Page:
As much as I hate Pitchfork and like to complain about them, they’ve introduced me to artists I probably never would’ve found otherwise. Damn them. (Also, @PitchforkMe is an entire feed devoted to tweeting lines from reviews. You won’t believe what they actually write over there until you start following them. It’s hysterical and mind-wrenching.) Just like Action Bronson, I also found Bada$$ by way of The ‘Fork. Funny that they’re both hip hop. Bronson released Blue Chips (which Pitchfork put it at #32 on their year end list and, actually, bad mouth it the whole time. UGH) back in March. The ‘Fork compared him to Ghostface Killah. Which I think, pretty much did it for him. Bronson raps a lot about food – as he was an up and coming chef before he quit the biz – and his lyrics WILL indeed make you hungry. I just saw Bronson at the Howard Theater here in DC and wrote about it too. The tracks on this tape are versatile mental floss. When you listen to it, you thank god that hip hop like this still exists – instead of that disgusting, overplayed “Bandz Can Make Her Dance” track. Blue Chips is full of tracks like “Tan Leather” [below] that have piano tracks fitting between his gasps for air. You will groove. Then you’ll get hungry when he talks about “rosemary bread/lightly toasted/drizzled with vinaigrette” and even hungrier at “stuff dutches/and it’s pullin’ like a cigarette.” The “I Only Have Eyes For You” sample on “Thug Love Story 2012” really does mean never having to say you’re sorry. Mixtapes are the only way an artist can do entirely what they want, they can use the same track to rap a few different verses into a few different songs, that is if they have the proper producer. Pitchfork may be a little bitch these days, interviewing Paul McCartney, Wes Anderson and now Judd Apatow, but they might actually know what they’re talking about? I haven’t decided yet. Maybe I’m just reading the wrong blogs because NOW everyone talks about Bronson. Clearly, I need a new crowd.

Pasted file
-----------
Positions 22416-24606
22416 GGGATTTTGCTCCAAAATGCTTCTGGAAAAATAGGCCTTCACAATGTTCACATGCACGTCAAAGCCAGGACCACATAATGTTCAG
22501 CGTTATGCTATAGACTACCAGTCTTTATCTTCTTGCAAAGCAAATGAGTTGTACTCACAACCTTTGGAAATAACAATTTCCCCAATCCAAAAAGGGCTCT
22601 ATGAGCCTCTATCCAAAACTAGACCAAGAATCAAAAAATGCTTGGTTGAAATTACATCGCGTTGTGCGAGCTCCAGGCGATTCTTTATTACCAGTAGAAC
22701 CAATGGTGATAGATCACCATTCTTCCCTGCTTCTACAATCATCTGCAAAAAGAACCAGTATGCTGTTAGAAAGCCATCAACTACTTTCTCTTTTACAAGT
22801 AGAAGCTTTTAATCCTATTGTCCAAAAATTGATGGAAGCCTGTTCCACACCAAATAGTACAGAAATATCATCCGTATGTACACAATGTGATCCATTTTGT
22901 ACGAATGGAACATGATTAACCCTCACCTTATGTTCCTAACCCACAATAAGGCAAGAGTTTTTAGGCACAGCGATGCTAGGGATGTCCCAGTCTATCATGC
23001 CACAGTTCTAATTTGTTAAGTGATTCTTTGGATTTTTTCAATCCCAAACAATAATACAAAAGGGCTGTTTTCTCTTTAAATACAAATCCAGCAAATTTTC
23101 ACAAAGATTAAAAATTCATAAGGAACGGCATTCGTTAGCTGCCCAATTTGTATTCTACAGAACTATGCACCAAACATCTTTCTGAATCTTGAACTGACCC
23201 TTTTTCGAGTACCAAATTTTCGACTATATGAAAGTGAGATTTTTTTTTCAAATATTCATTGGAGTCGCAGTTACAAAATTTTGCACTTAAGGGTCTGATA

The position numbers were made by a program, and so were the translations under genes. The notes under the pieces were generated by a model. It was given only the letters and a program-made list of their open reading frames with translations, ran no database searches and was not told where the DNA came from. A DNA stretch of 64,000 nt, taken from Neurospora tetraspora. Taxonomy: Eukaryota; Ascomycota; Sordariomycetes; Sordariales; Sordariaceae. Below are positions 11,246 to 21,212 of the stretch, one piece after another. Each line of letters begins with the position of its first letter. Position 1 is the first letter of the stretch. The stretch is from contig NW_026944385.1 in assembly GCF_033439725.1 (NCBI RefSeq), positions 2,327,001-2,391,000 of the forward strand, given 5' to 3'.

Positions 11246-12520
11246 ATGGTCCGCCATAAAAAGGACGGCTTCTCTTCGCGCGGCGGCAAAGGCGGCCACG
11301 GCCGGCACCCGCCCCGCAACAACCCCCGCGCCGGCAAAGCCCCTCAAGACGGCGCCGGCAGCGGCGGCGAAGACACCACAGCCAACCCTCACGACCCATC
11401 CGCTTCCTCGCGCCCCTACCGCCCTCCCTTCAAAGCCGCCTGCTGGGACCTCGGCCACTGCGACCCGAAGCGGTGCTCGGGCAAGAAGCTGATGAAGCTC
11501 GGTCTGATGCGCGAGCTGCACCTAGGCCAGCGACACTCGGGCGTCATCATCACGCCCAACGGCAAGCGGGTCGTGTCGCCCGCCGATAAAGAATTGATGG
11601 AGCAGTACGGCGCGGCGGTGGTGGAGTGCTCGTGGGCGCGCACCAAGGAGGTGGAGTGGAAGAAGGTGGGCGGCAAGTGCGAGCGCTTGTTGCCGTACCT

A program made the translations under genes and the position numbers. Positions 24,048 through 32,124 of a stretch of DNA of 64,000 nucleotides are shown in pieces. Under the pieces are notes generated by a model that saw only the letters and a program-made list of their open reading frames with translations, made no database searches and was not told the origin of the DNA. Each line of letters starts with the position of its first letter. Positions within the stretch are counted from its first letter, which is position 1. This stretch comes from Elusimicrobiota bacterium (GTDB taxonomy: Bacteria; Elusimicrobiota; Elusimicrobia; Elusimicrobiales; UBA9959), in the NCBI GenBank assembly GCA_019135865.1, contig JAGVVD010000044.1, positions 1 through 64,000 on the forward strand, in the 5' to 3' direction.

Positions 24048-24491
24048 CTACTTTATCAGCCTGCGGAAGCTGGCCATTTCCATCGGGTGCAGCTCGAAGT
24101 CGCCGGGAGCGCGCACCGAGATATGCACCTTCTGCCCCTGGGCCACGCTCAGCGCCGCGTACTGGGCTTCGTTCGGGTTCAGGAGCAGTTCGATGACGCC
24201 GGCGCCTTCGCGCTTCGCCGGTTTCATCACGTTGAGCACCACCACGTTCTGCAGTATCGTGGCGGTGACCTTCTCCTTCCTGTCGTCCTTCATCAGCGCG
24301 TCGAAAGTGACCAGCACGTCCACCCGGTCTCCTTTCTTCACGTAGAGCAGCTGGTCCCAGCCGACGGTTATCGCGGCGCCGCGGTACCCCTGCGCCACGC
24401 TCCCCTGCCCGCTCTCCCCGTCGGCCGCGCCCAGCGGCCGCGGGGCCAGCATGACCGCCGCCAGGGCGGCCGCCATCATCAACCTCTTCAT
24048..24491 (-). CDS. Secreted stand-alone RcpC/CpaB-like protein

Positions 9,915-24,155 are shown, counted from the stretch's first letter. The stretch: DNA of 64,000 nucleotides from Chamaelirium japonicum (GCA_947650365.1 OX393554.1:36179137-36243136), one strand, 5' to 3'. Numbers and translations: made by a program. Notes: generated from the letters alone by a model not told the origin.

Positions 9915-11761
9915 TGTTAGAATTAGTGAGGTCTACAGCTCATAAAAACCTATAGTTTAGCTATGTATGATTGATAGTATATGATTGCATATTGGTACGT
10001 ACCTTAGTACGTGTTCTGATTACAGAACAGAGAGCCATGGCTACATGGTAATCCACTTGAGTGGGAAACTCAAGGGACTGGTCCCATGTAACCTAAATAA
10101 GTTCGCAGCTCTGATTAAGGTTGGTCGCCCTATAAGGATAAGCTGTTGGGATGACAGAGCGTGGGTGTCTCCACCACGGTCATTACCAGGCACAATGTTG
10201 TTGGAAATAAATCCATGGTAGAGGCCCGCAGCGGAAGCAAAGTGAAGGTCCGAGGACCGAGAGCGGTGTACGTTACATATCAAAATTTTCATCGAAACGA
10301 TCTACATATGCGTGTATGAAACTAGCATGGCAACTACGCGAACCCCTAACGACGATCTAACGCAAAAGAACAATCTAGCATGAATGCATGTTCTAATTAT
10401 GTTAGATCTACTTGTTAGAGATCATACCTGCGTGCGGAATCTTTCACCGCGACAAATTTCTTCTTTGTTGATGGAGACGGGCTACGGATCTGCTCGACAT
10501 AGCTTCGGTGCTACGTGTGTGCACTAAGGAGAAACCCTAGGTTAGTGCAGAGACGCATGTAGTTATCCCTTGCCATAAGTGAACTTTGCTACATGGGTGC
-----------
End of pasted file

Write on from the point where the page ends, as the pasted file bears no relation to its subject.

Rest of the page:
Just because I spend most of my time writing about rock music doesn’t mean that I don’t – or can’t – love hip hop. I love Odd Future, and am giddy about the upcoming Earl Sweatshirt record. I wrote about their track “Oldie” back in May. Any collective of whomever or whatever that can make a ten minute album-closer as strong, subliminal and mind morphing as “Oldie” deserves that you stop everything and listen to it for ten minutes. I also love Danny Brown. The filthier the hip hop, the better. Define that as what you will, but likely after listening to some Danny Brown, you’ll know what I mean. I like Wu-Tang and Nas just as much as I love Das Racist. (Hey! Bronson features Kool A.D. on Blue Chips. We love that. But we don’t love that they “just” broke up.) And even though he’s an ass, I love Kanye. (A lot of that is because of this man.) My thing is, I don’t like drum machines. Sure everyone uses them. But you’re only doing it right when I don’t notice. I am unable to get into the Kendrick Lamarr record that everyone really loves. Sorry, I guess.
Did I mention that Action Bronson also released Rare Chandeliers this year? It actually just happened. You can download it for free here. Bronson is currently touring abroad. So he’s clearly doing something right.